The Cannabis Grow Bible
by Greg Green
Many a marijuana cultivator have taken a pair of clippers to the top of their plant just above the last branch formation during the 3rd or 4th week of vegetative growth. The top is removed by shearing it away at the stem. This can also be done during the thinning stages. What happens next is that the main stem may split off in two or more directions. This creates a V shape at the top of your plant. The end results after flowering are two or more top colas instead of one. Now, many a cannabis grower will tell you that this is a great thing to do and sometimes it is. Two top colas instead of one does sound appealing but alas it must be said that this TOPPING method of pruning does not always work out the way you think it will.
Sometimes the plant will produce two small top colas instead of two big ones. This really depends on the strain and the environment. Many a grower have managed to bring a plant into growing more than six top colas by this method. Each strain will have a threshold for bud production, which can not be improved on. Some plants when grown fully without pruning do not reach their threshold. The strain Blueberry is a good example of this. If you grow blueberry without topping you will not achieve maximum bud production from that plant, but if you do top the blueberry you will. Other strains are not so flexible and by topping you will not increase bud production. The two top colas will simply be sharing the same volume of bud that a single cola would have produced on the same strain. So pruning for production is strain related and grow related. You need to find a strain that responds well to topping.
It is advised that you experiment with this pruning method. Do this with 2 out of 10 females with every grow you do. You will find in time that during this vegetative prune you will be able to shape your plant. Plants are generally pruned 3 – 4 weeks into their vegetative cycle but can be pruned sooner or later or more than once. Pruning during flowering will cause problems with bud production because the plant will divert its energy from bud production into branch and leaf production. The results will be a slower rate of Bud growth.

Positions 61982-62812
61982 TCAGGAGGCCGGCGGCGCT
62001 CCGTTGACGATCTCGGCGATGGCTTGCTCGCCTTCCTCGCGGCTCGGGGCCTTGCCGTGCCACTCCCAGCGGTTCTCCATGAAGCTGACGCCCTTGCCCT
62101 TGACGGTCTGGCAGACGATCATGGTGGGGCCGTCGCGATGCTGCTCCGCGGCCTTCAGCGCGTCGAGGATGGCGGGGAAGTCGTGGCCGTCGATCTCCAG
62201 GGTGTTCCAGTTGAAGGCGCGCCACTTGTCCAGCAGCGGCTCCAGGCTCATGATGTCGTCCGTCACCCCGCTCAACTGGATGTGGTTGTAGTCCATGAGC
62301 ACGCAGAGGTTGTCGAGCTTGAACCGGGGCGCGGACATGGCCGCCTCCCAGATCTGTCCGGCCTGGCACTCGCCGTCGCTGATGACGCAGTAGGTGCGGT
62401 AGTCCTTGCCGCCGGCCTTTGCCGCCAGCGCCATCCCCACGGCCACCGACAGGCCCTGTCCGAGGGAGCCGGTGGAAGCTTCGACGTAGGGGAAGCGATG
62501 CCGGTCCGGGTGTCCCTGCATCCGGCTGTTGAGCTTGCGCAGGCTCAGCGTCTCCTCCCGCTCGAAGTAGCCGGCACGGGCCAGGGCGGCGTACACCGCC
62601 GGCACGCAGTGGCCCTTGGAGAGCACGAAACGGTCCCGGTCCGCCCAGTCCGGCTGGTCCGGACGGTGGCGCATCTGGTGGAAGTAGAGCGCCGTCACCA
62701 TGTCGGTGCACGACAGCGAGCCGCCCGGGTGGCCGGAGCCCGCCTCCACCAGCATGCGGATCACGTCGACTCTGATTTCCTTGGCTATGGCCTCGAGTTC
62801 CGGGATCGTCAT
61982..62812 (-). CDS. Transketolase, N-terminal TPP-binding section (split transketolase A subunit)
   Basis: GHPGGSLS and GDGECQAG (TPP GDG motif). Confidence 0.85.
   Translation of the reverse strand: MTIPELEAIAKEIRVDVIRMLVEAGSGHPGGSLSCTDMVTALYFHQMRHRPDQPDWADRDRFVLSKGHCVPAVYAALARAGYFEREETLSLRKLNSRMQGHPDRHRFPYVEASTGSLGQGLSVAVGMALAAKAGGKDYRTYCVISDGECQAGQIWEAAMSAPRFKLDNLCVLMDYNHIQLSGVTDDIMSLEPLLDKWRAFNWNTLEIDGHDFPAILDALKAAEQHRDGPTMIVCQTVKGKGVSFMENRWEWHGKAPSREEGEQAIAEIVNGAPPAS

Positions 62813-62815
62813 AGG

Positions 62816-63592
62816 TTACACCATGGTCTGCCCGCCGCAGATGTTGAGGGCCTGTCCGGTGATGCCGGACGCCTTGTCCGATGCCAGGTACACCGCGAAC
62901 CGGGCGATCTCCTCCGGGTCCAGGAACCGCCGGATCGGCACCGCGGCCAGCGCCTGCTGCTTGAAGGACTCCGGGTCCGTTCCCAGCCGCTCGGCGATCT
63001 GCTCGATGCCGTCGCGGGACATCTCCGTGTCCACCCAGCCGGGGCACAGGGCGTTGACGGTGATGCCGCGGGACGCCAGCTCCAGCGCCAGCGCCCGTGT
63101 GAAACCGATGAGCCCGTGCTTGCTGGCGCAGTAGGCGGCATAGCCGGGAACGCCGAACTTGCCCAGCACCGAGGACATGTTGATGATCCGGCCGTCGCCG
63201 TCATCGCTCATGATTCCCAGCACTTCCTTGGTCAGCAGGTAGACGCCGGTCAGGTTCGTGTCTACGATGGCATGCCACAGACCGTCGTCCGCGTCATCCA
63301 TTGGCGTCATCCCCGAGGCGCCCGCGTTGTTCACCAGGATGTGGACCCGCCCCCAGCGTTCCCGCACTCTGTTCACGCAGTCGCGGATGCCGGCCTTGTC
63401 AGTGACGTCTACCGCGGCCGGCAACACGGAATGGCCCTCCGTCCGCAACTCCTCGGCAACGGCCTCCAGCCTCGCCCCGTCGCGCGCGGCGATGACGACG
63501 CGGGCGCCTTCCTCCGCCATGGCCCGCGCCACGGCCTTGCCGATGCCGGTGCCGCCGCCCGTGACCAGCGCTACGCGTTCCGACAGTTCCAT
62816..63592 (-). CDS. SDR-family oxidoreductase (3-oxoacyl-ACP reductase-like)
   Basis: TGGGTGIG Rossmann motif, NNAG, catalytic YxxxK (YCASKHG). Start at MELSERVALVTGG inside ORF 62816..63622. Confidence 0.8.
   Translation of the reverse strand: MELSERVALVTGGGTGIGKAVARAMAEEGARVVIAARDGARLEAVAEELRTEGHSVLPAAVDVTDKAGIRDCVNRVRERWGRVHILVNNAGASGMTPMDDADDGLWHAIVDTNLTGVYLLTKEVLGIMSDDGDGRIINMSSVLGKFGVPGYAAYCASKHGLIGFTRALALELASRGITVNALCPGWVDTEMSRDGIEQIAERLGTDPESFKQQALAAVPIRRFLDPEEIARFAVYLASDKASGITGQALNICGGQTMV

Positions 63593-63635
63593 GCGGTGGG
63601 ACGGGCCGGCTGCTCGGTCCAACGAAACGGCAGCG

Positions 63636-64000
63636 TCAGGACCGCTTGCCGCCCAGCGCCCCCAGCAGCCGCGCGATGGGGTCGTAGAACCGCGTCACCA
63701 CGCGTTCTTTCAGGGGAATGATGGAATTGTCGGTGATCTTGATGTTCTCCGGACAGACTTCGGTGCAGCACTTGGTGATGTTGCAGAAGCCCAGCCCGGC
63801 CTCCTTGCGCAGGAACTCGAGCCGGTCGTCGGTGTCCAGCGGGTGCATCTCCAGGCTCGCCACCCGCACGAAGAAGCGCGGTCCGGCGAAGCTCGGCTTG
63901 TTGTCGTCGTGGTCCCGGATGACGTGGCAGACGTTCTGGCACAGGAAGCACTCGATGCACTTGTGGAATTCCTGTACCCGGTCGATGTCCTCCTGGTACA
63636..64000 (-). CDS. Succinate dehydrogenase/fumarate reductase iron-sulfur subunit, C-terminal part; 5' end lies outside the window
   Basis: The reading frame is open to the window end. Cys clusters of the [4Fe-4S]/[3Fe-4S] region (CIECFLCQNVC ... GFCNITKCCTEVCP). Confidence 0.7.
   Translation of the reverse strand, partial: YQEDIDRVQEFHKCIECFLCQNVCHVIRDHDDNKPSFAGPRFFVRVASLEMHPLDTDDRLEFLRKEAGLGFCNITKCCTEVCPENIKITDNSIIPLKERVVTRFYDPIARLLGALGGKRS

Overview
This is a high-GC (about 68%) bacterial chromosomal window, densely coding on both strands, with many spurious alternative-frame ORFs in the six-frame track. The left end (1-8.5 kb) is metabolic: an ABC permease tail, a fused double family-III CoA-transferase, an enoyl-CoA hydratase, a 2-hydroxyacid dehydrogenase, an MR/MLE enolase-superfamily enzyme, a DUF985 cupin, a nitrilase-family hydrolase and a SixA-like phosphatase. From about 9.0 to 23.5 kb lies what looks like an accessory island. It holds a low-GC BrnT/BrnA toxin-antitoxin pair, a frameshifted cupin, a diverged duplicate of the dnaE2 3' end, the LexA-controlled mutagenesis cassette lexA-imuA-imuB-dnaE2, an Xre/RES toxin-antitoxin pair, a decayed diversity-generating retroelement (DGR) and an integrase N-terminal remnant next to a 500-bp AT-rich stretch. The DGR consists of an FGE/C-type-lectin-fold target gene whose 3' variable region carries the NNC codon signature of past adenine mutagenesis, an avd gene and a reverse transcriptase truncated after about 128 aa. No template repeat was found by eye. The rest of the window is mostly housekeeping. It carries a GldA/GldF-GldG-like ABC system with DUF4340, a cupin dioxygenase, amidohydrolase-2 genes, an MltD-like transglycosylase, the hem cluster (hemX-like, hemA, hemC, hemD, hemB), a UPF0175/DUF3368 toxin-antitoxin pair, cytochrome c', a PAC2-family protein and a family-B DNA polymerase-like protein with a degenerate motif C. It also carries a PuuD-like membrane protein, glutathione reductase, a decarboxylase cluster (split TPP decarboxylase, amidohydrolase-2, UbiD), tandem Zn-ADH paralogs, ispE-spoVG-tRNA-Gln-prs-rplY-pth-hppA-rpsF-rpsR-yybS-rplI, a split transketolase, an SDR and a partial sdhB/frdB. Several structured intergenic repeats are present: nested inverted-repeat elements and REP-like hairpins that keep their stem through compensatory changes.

Remember how we spoke about Indica plants being small and Sativa plants being tall. Well if you learn to prune your plant right you can generate small bushy Sativa plants that grow in tiny spaces. Without pruning the Sativa plant it will probably stretch to five feet and more.
For every stem or branch you prune, the cut area will develop two more branches. Look outside at any tree. See how the stem divides into branches which sub-divide into more branches which divide into new shoots and leaves. Well some marijuana plant only grow a main branch out from the stem and this may stay that way throughout its entire grow. Any filling out usually occurs when new leaves and branches develop at the nodes. Some lateral branches may develop new shoots but these are somewhat small and thin and do not support much bud growth. If we prune our plant we can make it more like the tree that we see in the garden. There is also a limit to how much we can prune. Let us follow a prune path for a moment.
If we prune the stem, it will split into two. We can prune both these two new stems and end up with four stems. We may try to prune each of these four stems to try and create eight stems, but this depends on the strain and its branching limit which is genetically based. We may be able to prune some of the lateral branches but again if the plant has reached it threshold it will not produce more new branches. All strains are different in this respect.
Prune cuts are made using clippers at a 45-degree angle to the shoot being cut.